Re-inventing care planning in mental health: stakeholder accounts of the imagined implementation of a user/carer involved intervention

Posted on 2015-10-30 - 05:00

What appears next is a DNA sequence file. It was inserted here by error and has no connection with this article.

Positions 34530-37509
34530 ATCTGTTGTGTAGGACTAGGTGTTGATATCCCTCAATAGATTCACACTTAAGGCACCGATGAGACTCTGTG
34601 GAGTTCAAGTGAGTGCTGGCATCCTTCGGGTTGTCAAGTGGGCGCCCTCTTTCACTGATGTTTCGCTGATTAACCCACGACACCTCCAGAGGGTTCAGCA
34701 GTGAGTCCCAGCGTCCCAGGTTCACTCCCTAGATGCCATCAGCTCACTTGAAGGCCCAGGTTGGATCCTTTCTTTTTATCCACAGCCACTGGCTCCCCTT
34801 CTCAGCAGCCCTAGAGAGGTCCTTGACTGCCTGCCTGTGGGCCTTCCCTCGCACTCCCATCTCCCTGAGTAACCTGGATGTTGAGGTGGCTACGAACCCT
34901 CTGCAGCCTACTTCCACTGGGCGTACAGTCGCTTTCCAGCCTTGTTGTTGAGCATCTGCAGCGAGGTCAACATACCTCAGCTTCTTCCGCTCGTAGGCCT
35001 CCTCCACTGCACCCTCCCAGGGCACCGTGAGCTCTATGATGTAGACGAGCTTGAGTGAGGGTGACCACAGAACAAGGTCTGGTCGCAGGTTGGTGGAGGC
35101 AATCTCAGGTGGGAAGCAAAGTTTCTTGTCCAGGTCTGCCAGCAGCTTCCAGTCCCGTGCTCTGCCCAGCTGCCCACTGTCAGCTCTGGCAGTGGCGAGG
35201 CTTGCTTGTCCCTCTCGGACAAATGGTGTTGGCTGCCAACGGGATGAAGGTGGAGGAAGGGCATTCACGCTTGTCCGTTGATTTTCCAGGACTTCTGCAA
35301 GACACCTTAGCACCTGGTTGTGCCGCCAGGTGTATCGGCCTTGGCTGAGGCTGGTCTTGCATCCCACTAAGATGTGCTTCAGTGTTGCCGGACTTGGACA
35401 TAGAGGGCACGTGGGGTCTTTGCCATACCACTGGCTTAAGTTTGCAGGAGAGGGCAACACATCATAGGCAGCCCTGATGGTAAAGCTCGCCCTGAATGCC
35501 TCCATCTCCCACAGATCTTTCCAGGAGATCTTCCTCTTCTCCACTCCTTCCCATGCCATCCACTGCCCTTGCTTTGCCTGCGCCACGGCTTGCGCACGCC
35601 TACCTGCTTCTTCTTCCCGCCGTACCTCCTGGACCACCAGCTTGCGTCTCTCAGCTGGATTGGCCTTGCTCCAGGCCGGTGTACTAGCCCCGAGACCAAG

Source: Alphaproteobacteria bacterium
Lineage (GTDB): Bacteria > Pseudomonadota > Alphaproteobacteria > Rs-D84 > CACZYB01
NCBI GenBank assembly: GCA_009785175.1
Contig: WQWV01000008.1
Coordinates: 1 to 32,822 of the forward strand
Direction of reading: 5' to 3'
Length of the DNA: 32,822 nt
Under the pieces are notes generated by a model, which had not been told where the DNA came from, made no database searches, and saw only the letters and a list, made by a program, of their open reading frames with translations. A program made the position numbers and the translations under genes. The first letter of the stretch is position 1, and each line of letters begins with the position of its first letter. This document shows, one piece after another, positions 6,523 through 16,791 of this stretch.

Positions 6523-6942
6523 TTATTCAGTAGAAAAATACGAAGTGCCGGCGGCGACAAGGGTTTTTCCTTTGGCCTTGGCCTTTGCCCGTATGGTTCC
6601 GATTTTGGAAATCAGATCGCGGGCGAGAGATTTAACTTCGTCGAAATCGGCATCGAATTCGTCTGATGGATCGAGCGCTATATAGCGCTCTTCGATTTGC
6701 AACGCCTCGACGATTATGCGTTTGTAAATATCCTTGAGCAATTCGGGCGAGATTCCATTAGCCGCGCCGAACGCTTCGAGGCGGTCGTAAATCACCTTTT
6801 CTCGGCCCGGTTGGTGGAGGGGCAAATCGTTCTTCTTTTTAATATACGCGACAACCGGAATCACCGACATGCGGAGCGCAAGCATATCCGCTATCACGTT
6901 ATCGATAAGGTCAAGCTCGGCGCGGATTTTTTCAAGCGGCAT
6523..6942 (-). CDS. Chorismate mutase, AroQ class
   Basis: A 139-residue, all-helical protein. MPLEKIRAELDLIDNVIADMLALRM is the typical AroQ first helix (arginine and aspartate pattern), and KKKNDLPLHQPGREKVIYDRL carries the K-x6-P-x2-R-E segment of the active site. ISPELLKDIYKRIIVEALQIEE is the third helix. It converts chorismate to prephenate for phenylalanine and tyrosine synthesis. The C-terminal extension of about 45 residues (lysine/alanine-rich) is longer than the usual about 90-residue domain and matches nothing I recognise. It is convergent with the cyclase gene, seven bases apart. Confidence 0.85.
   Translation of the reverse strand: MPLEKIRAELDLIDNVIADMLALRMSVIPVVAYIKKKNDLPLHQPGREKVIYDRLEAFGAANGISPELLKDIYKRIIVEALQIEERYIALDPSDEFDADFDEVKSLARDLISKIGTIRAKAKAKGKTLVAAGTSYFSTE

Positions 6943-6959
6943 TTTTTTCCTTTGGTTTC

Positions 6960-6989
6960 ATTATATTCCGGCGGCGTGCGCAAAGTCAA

Abstract Background Despite an increase in mental health innovations designed to increase service user and carer involvement in services, there is evidence that service users and carers are still relatively marginalised. This study aimed to identify key informants operating with knowledge of both policy and practice related to future models of mental health management in order to explore the potential de-implementation of existing care planning and possibilities for the introduction of a training programme designed to implement a new user and carer involved and focussed process of mental health care planning. Methods 13 semi-structured interviews were carried out with key informants from a range of relevant disciplinary backgrounds and professional roles, who were involved locally and nationally in policy, practice and research. The aim of the interviews was to explore their perspectives on contemporary arrangements for care planning procedures and processes and to identify factors that might promote or inhibit the routine incorporation of user/carer led planning. Findings were compared to data derived from service users, carers and professionals to illuminate added value. Results Key stakeholders identified elements of the current care planning context that were likely to impact on the implementability of user - focussed care planning. Like other stakeholders, key informants felt that the proposed intervention coalesced with the increasing normalisation of user involvement as appropriate and desirable. Participants added to existing data by illuminating the need for organisational bureaucracy and the legacy of prior mental health policy and historical practice to be considered in implementation. Adequate relationships within the system were considered by all stakeholders to be crucial to successful implementation and key informants discussed how this could be eroded through attempts at practice standardisation and current connectivity and culture within services. Conclusions The study demonstrated the value of incorporating the perspective of stakeholders not directly involved in service delivery in implementation research designed to inform an intervention at the point of design. Their contribution centred on the identification of factors that appeared not be obvious to those working in the system or emanated from political and policy arenas as well as developing the contextual understanding of themes raised by other stakeholders.


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